Journal of Asthma 09/2015; DOI:10.3109/02770903.2015.1054405
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    ABSTRACT: Objective: The aim of this study was to assess the association of severe exacerbations of asthma and Chronic Obstructive Pulmonary Disease (COPD) requiring ambulance emergency service (AES) visits with meteorological parameters and influenza outbreaks. Methods: The records of patients calling the AES in 2007 and 2008 in the urban area of Lodz due to dyspnea were analyzed. Information on 25 daily reported meteorological parameters was obtained from the local meteorological service and data on influenza outbreaks obtained from the national surveillance service. Results: During the winter months, a significantly higher mean daily number of AES visits for both COPD and asthma were noticed when compared to the summer. Interestingly, the number of daily AES visits correlated with several weather parameters, and the multiple regression analysis confirmed a negative correlation with minimum temperature, mean temperature and the dew point for both diseases (R = 0.526; p < 0.01; R = 0.577; p < 0.01 and R = 0.589; p < 0.01). Furthermore, the increased number of AES visits also correlated with a new number of cases of influenza infections as reported by local influenza surveillance system (rs = 77.6%; p < 0.001 and rs = 80.8%; p < 0.001 for asthma and COPD, respectively). Conclusion: Seasonality of AES visits for asthma and COPD are similar and seems to be related to specific weather conditions and to influenza outbreaks.
    Journal of Asthma 09/2015; DOI:10.3109/02770903.2015.1075547
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    ABSTRACT: Objective: Evaluate the safety of albuterol multidose dry powder inhaler (MDPI), a novel, inhalation-driven device that does not require coordination of actuation with inhalation, in patients with persistent asthma. Methods: We report pooled safety data from two 12-week, multicenter, randomized, double-blind, repeat-dose, parallel-group studies and the 12-week double-blind phase of a 52-week multicenter safety study as well as safety data from the 40-week open-label phase of the 52-week safety study. In each study, eligible patients aged ≥12 years with persistent asthma received placebo MDPI or albuterol MDPI 180 µg (2 inhalations × 90 µg/inhalation) 4 times/day for 12 weeks. In the 40-week open-label phase of the 52-week safety study, patients received albuterol MDPI 180 μg (2 inhalations × 90 μg/inhalation) as needed (PRN). Results: During both 12-week studies and the 12-week double-blind phase of the 52-week study, adverse events were more common with placebo MDPI (50%; n = 333) than albuterol MDPI (40%; n = 321); most frequent were upper respiratory tract infection (placebo MDPI 11%, albuterol MDPI 10%), nasopharyngitis (6%, 5%), and headache (6%, 4%). Incidences of β2-agonist-related events (excluding headache) during the pooled 12-week dosing periods were low (≤1%) in both groups. The safety profile with albuterol MDPI PRN during the 40-week open-label phase [most frequent adverse events: nasopharyngitis (12%), sinusitis (11%), upper respiratory tract infection (9%)] was similar to that observed during the 12-week pooled analysis. Conclusions: The safety profile of albuterol MDPI 180 μg in these studies was comparable with placebo MDPI and consistent with the well-characterized profile of albuterol in patients with asthma.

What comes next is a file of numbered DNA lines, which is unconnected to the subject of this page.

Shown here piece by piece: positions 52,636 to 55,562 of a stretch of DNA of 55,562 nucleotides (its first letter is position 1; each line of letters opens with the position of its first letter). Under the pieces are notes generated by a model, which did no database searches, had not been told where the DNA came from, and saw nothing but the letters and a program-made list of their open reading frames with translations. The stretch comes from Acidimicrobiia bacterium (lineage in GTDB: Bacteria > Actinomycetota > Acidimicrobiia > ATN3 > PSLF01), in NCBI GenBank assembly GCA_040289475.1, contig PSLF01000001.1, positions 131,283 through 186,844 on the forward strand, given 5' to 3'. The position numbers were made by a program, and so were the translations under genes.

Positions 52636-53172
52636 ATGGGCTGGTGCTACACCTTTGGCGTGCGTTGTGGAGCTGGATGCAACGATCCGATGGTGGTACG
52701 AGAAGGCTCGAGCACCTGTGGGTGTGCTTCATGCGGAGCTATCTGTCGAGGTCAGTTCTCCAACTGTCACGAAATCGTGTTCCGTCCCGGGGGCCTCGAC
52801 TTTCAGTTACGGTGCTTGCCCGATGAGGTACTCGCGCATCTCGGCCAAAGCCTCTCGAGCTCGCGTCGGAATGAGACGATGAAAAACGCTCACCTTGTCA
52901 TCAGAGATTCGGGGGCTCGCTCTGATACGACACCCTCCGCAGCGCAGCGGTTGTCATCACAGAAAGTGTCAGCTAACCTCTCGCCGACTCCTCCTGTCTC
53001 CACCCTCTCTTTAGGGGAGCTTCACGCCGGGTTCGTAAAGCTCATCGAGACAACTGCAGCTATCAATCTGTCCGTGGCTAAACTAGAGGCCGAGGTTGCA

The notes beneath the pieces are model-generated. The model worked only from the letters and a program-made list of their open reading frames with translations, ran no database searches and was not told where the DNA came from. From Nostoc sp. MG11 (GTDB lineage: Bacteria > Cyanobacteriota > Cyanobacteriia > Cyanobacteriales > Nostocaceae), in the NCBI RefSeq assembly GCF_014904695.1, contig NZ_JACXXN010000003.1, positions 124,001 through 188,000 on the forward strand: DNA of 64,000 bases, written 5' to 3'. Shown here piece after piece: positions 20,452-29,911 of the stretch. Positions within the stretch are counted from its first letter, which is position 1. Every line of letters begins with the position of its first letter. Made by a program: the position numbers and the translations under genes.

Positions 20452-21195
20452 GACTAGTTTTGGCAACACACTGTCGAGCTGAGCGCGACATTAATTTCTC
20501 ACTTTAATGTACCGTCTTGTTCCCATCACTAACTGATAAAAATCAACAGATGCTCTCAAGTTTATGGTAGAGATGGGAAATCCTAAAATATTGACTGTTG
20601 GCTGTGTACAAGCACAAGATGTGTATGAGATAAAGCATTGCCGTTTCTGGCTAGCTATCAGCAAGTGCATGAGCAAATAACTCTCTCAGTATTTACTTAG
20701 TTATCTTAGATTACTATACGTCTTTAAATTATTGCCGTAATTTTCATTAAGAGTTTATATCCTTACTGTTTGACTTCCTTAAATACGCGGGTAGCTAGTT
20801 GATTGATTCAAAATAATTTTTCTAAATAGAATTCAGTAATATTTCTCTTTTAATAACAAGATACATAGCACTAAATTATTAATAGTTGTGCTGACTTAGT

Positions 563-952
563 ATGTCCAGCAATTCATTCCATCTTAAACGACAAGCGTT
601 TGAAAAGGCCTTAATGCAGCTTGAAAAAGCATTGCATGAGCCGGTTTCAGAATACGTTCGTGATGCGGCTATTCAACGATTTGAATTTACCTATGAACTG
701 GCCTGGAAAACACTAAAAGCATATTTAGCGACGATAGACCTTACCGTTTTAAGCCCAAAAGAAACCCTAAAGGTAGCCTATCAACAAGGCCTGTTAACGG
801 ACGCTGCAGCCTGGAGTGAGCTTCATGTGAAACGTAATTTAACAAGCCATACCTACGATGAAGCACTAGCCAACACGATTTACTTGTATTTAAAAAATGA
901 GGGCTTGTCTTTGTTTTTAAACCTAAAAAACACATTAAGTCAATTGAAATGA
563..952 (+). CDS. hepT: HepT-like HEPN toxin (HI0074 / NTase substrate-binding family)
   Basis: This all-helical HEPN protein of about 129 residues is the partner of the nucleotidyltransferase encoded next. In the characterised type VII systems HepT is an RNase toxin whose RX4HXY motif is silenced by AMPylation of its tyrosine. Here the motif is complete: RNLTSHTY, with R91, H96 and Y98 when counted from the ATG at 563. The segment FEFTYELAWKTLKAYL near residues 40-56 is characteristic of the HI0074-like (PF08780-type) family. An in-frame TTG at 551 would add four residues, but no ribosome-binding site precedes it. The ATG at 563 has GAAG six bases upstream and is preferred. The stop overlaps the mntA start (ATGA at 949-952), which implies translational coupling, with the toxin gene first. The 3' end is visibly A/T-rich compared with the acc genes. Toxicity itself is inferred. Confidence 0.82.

Journal of Asthma 09/2015; DOI:10.3109/02770903.2015.1070862
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    ABSTRACT: Objective: The purpose of this study was to examine the association between asthma diagnosis and obesity among adolescents exposed to environmental tobacco smoke (ETS). Methods: The sample included 28 807 adolescents (13-17 years old) from the National Survey of Children's Health (NSCH) (2011-2012). Study design: The NSCH is a US cross-sectional telephone survey that included at least one child between the ages of 0 and 17 years residing at a household during the time of the interview. Descriptive statistics were used to describe sample characteristics and assess the prevalence of asthma among adolescents with obesity exposed to ETS. Logistic regression models were built to assess the effect of obesity on asthma diagnosis within the context of ETS exposure. Results: The prevalence of asthma among adolescents was 10.4% and the obesity was 13.2%. Adolescents with obesity exposed to ETS within the home were significantly (p < 0.05) more likely to have an asthma diagnosis (23%) compared with non-obese (10.9%) residing in similar households. Adjusted odds ratios showed that adolescents with obesity were 2.07 (95% CI, 1.15, 3.70) times more likely to have asthma if they were exposed to ETS inside their homes. Conclusion: The findings indicate that adolescents with obesity are more likely to be diagnosed with asthma if they are exposed to ETS in the household. It is important that the association between obesity and asthma is examined within the context of environmental risk factors in future studies, as this may shed some light to underlying mechanisms between these two serious public health issues.